Luke never tells us how this woman got labelled a sinner. And in fact, Jesus does not disagree with the label affixed to her. (People get labeled for all kinds of reasons — often bad ones.)

But it is in how Jesus responds that I find so brilliant. As this whole scene unfolds, Jesus asks Simon if he can say something. Simon gives Jesus the floor simply saying, “Go ahead, teacher.”

Jesus, with the woman next to him, then proceeds to then tell Simon and all the gathered guests a story of a man who loaned money to two people. Neither person could repay the man who loaned the money. One person owed hundreds and hundreds of dollars. The other owed just a pittance, a dollar or two. The man kindly forgave both people to whom he had loaned money, canceling both debts.

When Jesus finished his story, he immediately asked Simon which of the two forgiven people in the story loved the man who have forgiven the debt more. At this point in the story, we all know that Simon is being set up. Simon knows, and I think the guests may also see, that that Simon is about to get his fanny nailed to the wall.

Frankly, there is not much Simon can do at that point. He’s already said Jesus can speak, and now Simon has to answer Jesus’ question or lose face and look like an idiot. And Simon does answer, simply by saying, “I suppose the one for whom he canceled the larger debt.”

That’s the right answer. Of course. Pretty obvious to anyone. Everyone in the room knew the answer. Simon got it right. But then Jesus turns to the woman but continues speaking to Simon. Pretty clever. And boy is Jesus is on a roll now.

Now use your imagination. Can you see Jesus in Simon’s house sitting among the known leaders of the town? Can you see the poor, weeping, sinful woman, looking totally spent emotionally, her tear-stained face red and drawn, now hoping against hope? Can you see the 8 or 10 guests — businessmen, leaders of the synagogue, city fathers, sitting around the table, taking it in, perhaps now disgusted with Jesus’ audacity and wondering what in the world is about to happen?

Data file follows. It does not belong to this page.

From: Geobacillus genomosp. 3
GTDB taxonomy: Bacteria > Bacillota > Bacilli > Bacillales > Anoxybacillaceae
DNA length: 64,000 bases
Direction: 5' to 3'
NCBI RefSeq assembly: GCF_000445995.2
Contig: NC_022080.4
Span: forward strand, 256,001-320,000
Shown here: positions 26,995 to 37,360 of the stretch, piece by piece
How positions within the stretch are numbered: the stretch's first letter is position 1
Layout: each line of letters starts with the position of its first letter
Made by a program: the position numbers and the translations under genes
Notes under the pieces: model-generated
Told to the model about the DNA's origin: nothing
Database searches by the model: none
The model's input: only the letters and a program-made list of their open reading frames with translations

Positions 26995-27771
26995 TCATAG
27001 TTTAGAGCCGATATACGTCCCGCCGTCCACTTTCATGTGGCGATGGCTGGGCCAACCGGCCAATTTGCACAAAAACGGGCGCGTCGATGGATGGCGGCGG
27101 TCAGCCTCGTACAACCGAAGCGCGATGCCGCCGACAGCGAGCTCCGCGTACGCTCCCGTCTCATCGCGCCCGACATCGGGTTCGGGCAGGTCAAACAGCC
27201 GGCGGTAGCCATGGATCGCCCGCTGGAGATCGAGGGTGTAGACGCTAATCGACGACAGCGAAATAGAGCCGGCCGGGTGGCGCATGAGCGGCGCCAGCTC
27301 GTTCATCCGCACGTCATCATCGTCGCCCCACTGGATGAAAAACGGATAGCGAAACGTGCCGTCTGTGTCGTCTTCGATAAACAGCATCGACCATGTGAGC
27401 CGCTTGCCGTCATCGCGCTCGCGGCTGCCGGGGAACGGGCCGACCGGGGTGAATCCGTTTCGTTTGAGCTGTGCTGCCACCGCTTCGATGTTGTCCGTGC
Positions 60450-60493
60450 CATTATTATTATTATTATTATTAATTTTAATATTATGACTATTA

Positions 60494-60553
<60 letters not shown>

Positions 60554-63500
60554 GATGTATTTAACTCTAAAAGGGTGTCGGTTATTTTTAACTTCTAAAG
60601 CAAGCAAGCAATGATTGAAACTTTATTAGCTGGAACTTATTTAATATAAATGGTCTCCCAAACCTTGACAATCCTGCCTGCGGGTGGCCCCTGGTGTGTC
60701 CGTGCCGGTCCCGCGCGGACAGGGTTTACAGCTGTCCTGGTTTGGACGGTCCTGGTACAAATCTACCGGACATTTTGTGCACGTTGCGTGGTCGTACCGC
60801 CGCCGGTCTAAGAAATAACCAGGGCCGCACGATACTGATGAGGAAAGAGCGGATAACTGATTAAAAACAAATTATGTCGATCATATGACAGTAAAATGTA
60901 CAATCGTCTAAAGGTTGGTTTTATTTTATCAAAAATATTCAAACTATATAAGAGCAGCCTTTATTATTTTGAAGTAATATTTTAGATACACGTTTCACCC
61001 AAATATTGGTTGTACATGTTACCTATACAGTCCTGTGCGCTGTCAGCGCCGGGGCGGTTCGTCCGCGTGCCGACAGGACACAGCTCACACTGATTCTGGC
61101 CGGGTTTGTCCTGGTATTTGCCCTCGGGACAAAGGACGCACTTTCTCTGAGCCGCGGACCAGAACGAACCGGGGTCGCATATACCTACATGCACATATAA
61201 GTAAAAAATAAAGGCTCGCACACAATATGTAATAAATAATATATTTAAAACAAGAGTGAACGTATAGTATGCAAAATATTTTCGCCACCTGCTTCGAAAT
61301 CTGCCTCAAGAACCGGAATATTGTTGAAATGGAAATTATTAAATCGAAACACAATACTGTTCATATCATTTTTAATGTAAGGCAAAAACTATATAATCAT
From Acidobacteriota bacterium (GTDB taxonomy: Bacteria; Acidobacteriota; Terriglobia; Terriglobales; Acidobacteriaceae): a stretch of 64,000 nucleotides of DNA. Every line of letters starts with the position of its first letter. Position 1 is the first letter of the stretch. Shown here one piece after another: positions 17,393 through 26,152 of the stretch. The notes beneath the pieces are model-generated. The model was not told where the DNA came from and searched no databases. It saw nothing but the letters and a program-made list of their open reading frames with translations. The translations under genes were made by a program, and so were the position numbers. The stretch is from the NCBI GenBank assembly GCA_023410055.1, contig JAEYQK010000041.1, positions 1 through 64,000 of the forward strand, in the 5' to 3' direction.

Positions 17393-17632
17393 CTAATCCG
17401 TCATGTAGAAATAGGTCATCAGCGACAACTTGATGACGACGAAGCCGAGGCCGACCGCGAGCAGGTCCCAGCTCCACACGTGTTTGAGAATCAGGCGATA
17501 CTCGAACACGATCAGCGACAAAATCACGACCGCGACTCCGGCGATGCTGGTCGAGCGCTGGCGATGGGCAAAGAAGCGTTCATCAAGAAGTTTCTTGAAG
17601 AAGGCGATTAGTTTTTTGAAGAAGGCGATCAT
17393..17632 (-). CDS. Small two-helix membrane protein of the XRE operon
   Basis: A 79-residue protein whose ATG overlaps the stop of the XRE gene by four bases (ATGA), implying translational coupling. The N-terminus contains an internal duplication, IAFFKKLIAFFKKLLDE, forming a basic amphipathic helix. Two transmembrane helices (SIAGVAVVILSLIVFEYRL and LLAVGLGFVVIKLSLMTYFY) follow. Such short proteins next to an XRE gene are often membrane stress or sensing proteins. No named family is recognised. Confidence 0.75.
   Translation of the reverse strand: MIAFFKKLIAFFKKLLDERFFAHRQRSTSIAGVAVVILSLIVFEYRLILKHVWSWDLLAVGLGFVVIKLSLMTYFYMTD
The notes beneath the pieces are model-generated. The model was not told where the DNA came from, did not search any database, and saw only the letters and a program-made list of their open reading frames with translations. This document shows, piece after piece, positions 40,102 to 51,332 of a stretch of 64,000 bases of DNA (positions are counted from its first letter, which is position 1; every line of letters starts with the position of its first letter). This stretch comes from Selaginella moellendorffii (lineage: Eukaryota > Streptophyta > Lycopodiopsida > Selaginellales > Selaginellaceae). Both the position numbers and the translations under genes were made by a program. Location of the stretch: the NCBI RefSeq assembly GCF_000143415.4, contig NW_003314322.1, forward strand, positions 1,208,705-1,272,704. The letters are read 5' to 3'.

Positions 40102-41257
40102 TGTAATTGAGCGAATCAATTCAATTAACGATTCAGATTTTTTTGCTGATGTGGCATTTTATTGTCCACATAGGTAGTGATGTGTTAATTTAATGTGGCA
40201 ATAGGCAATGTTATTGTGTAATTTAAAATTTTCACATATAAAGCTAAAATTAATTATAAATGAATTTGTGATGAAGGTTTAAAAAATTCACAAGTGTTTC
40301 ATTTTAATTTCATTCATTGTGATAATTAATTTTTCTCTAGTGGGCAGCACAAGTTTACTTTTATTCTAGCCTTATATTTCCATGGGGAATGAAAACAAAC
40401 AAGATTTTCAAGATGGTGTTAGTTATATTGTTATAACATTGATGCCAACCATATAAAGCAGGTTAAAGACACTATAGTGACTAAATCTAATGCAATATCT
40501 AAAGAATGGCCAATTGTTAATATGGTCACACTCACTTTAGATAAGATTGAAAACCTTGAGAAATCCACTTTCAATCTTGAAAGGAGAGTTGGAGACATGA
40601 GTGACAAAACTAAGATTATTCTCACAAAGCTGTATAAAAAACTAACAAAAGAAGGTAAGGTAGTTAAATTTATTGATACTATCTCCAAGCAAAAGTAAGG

Now think about Jesus’ emotional intelligence here because that’s the key.

He is present — totally engaged and zoned in to what’s happening. At this moment, his emotional intelligence is a 10 on a scale of 1 to 10, with 10 being “shows outstanding emotional intelligence.” I am amazed at how emotionally present Jesus in this very tense situation. Jesus does not waver a whit. He stands up for the woman, both defending her and then forgiving her sins. In my imagination Jesus is utterly calm, totally present, and very self-assured.

At this point in the story, I am standing on my feet cheering him on.

When Jesus tells the woman he actually forgives her sins, the men at Simon’s table have just about had enough. They say, “Who is this man, that he goes around forgiving sins?”

Jesus, who is still emotionally engaged — and so incredibly comfortable in his own skin — just smiles, looks at the woman and boldly says, “Your faith has saved you. Go in peace.”

The story drives its point home…

You know, as many times as I have read this story, I never ceased to be amazed at how present Jesus is in the moment, how he defends this poor, sinful woman in a room where she has ZERO power to do anything or to influence any change. She is a total pawn, a labeled woman who has been disregarded by almost everyone. She is just scared and pitiful and unloved.

Into this milieu, Jesus somehow musters the courage and confidence to say what only he can say, “Woman, your sins are forgiven. Your faith has saved you. Go in peace!”

Now that, my friends, is an emotionally healthy person, who clearly acts on what he believes — that all humankind need love more than they need hate or derision or being labeled. I love this story. Jesus indeed is a man worthy of emulating.

Lord, help us all to be present in every situation… not fighting, not fleeing, not freezing. Just being fully engaged and being our true self in what we say and do.”

That is the self of whom we need to say, “Help me to love my neighbor as I love myself!”